Piano Music for Students

June 27, 2012

This week I decided to go through some piano music to see if there are any pieces suitable to use in piano lessons. Naturally, I gravitated towards the New Music for Young Musicians series and have zeroed in on three pieces that I'd like to write about.

The first is Hope Lee's flower drum dance. This is a timely selection, as her piece Secret of the Seven Stars was selected to represent Canada in the chamber music category of ISCM.

flower drum dance has a folksy feel to it, and if the title didn't give it away, a percussive element. The opening measures are a barage of dominant seventh chords played in all registers of the keyboard. Following this, there's a delightful main theme that harkens to Debussy's Golliwogg's Cakewalk. I think what really pulled me to this piece however, are the dramatic changes in colour through the development section. Cheerful harmonies give way to tentative and murky sonorities. Tritone variations on the theme are supported by bristling staccato bass riffs. When the theme returns in its major key, it is supported by the bombastic chord motif that opens the piece. At about 2 minutes, this is a perfect piece for an advanced intermediate student. The piece is marked as a grade 8 piece, which I am assuming relates to the RCM grading scheme. There are a few tricky rhythms, and the development demands a certain sense of musicality to pull it off. But there is strong material here; quite a bit for a young musician to sink there teeth into!

Remi Bouchard's Romance sans paroles is a simple but elegant piece that is marked for a grade 5 level student. This is pretty much a melody and accompaniment piece, and students can really focus on bringing out the right hand over the often-much-busier left hand. There is not a lot of edge in this piece--to me it's got the calmest moments of Mendelssohn's Songs without Words for piano. There's a soothing effect to Remi's work, and I would even recommend this for adult students who are looking for something new but sounds familiar.

Mee-Noo-Noo Visits Earth by Peter Allen is the final piece I'd like to recommend, especially for students with a flair for drama and a sense of humour! (Unfortunately, there is no recording of this piece on Centrestreams, but you can listen to other pieces by Peter here.)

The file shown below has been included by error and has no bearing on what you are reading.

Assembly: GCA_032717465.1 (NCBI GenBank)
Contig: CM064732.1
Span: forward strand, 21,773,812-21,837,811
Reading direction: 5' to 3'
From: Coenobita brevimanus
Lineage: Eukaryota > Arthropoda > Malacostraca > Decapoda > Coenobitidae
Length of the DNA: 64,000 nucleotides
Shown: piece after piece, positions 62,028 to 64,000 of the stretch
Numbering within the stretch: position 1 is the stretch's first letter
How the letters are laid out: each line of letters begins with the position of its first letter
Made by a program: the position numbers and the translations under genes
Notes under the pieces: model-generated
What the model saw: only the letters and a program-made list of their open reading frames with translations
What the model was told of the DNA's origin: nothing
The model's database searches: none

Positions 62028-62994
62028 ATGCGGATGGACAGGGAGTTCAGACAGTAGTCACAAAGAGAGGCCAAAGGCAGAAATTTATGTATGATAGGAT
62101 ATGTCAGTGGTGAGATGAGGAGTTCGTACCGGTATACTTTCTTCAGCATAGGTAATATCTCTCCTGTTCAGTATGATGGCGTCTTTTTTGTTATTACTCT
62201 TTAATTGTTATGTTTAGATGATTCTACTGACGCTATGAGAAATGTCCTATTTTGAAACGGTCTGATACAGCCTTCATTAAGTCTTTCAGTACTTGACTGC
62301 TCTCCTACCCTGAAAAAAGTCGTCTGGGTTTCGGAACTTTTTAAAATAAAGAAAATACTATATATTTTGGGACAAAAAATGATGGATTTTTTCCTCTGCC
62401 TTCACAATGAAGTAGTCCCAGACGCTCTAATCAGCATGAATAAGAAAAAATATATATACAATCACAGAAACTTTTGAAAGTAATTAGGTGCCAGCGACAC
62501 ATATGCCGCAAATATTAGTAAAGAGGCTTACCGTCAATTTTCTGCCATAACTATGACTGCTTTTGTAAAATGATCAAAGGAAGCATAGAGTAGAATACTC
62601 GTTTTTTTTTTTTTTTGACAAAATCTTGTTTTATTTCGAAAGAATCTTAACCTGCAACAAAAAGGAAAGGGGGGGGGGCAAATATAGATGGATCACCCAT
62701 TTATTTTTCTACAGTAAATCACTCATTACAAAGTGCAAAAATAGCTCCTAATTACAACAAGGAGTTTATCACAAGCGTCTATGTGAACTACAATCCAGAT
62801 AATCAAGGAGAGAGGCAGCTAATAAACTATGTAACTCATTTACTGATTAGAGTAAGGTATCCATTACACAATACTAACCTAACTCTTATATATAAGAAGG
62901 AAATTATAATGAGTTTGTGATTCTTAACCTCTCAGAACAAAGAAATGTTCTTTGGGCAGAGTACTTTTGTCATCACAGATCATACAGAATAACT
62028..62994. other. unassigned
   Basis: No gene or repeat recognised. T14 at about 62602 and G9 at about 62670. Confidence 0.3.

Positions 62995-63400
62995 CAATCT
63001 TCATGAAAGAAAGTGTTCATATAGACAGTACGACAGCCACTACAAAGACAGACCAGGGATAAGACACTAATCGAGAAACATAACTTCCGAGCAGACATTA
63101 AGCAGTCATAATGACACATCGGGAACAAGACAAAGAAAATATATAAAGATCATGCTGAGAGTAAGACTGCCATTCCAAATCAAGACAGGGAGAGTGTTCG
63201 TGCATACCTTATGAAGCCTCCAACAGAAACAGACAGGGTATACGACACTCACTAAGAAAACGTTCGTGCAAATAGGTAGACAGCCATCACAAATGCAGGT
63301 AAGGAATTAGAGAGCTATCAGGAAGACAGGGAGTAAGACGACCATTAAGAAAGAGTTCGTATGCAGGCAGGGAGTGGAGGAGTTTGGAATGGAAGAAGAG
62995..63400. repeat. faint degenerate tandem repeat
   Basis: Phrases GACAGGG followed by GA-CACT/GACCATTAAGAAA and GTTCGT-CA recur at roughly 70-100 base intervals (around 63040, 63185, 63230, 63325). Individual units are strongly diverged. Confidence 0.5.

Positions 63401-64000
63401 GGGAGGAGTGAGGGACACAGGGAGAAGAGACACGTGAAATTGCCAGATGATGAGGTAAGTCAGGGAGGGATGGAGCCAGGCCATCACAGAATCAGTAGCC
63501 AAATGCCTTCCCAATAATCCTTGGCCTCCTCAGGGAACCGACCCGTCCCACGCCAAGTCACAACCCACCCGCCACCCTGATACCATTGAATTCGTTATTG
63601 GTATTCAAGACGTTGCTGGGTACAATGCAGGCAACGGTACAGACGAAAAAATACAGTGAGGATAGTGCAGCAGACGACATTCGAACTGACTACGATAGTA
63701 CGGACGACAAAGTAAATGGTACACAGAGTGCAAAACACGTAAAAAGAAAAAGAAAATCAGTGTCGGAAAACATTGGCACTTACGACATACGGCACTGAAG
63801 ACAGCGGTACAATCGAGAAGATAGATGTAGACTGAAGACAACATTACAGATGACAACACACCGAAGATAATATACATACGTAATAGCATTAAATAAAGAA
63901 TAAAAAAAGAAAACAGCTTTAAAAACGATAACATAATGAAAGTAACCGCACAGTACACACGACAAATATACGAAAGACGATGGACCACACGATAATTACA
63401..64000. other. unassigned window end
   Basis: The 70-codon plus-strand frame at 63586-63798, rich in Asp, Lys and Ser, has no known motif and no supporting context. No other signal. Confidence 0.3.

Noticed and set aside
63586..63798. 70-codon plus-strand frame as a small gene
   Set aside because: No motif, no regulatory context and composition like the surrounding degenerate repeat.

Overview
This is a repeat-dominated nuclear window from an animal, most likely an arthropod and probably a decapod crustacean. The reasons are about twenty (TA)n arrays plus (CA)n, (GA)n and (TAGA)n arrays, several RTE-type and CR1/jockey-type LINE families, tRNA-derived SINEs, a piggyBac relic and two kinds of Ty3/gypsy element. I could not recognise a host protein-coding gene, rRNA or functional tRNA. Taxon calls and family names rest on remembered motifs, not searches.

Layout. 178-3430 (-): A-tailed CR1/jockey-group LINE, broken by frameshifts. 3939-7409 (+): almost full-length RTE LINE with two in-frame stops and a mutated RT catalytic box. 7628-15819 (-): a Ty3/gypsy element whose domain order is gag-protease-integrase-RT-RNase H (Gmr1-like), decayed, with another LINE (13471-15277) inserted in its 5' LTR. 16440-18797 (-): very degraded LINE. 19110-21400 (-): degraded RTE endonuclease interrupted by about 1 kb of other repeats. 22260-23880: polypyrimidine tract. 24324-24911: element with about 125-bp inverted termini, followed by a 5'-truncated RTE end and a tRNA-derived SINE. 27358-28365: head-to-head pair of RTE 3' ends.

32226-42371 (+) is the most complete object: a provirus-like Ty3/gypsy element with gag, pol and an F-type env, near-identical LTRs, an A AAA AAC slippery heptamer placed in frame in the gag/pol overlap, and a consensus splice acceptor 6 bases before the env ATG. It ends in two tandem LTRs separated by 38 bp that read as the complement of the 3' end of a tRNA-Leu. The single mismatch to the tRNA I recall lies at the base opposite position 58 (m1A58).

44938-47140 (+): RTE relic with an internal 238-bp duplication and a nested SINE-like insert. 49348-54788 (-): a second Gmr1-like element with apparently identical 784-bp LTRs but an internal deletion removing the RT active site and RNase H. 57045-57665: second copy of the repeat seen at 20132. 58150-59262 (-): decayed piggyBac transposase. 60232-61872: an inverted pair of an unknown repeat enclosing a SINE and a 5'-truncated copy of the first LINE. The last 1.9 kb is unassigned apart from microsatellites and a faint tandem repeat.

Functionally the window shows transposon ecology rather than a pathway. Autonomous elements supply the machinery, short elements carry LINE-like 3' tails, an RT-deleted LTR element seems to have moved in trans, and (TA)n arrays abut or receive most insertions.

Peter is an established film and television composer (his resume is extensive), as well as a composer of concert music, and there is certainly a cinematic quality to this piano work of his.

The piece makes excellent use of minimal materials. A number of accelerandos, rallentandos, and tempo changes come into play throughout the piece. Sections butt up against each other half-hazardly. More than once, the player has to play a chromatic scale spanning the entire keyboard (chromatic scale technique and new piece in one!) Dissonant chords bounce cheerfully off one other in a smart-allecky way, a lot like Aaron Copland's Cat and Mouse or George Gershwin's "Spanish Prelude", Prelude No. 3. Though the piece is on the longer side in terms of content (86 measures), it is repetitive enough to accommodation shorter attention spans. I think what I love most about the piece is in measure 54, a very sweet melody pops out on a texture that, up until this point, was used as an angular quirky sort of music. Its unexpected arrival has an amazing feeling of release and joy, which gives way to a mysterious chromatic scale that dissipates into the atmosphere at the end.

Those are three selections that popped out at me when I was going through a number of the CMC's scores for young musicians. Feel free to post your selections below! Was there a favourite piece that you played by a Canadian composer? (For me and thousands of others I'm sure: Laryssa Kuzmenko's Mysterious Night. Is there a favourite that you use as a teacher? How do students respond to the Canadian music they play?